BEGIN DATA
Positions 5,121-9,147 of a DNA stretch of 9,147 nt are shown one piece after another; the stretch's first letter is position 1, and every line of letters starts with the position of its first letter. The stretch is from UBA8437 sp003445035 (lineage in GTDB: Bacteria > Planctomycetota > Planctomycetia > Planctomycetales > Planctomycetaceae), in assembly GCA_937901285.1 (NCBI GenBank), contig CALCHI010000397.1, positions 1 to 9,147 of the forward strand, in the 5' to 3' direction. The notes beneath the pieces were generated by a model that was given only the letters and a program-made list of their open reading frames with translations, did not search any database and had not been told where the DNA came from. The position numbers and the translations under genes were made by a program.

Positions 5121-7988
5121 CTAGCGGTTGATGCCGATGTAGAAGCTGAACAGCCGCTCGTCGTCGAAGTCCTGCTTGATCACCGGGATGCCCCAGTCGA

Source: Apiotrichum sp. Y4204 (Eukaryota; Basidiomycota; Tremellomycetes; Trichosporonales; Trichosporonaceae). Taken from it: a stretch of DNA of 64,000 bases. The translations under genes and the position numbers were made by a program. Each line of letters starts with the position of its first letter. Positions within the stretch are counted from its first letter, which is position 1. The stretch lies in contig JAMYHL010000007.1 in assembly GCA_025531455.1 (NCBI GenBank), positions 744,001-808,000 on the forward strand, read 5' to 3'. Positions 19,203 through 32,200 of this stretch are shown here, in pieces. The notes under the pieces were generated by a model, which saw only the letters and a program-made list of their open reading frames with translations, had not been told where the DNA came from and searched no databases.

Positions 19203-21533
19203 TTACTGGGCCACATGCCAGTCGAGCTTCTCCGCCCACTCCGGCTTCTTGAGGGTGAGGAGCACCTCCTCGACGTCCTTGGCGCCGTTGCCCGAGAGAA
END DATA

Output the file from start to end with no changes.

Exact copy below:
Positions 5,121-9,147 of a DNA stretch of 9,147 nt are shown one piece after another; the stretch's first letter is position 1, and every line of letters starts with the position of its first letter. The stretch is from UBA8437 sp003445035 (lineage in GTDB: Bacteria > Planctomycetota > Planctomycetia > Planctomycetales > Planctomycetaceae), in assembly GCA_937901285.1 (NCBI GenBank), contig CALCHI010000397.1, positions 1 to 9,147 of the forward strand, in the 5' to 3' direction. The notes beneath the pieces were generated by a model that was given only the letters and a program-made list of their open reading frames with translations, did not search any database and had not been told where the DNA came from. The position numbers and the translations under genes were made by a program.

Positions 5121-7988
5121 CTAGCGGTTGATGCCGATGTAGAAGCTGAACAGCCGCTCGTCGTCGAAGTCCTGCTTGATCACCGGGATGCCCCAGTCGA

Source: Apiotrichum sp. Y4204 (Eukaryota; Basidiomycota; Tremellomycetes; Trichosporonales; Trichosporonaceae). Taken from it: a stretch of DNA of 64,000 bases. The translations under genes and the position numbers were made by a program. Each line of letters starts with the position of its first letter. Positions within the stretch are counted from its first letter, which is position 1. The stretch lies in contig JAMYHL010000007.1 in assembly GCA_025531455.1 (NCBI GenBank), positions 744,001-808,000 on the forward strand, read 5' to 3'. Positions 19,203 through 32,200 of this stretch are shown here, in pieces. The notes under the pieces were generated by a model, which saw only the letters and a program-made list of their open reading frames with translations, had not been told where the DNA came from and searched no databases.

Positions 19203-21533
19203 TTACTGGGCCACATGCCAGTCGAGCTTCTCCGCCCACTCCGGCTTCTTGAGGGTGAGGAGCACCTCCTCGACGTCCTTGGCGCCGTTGCCCGAGAGAA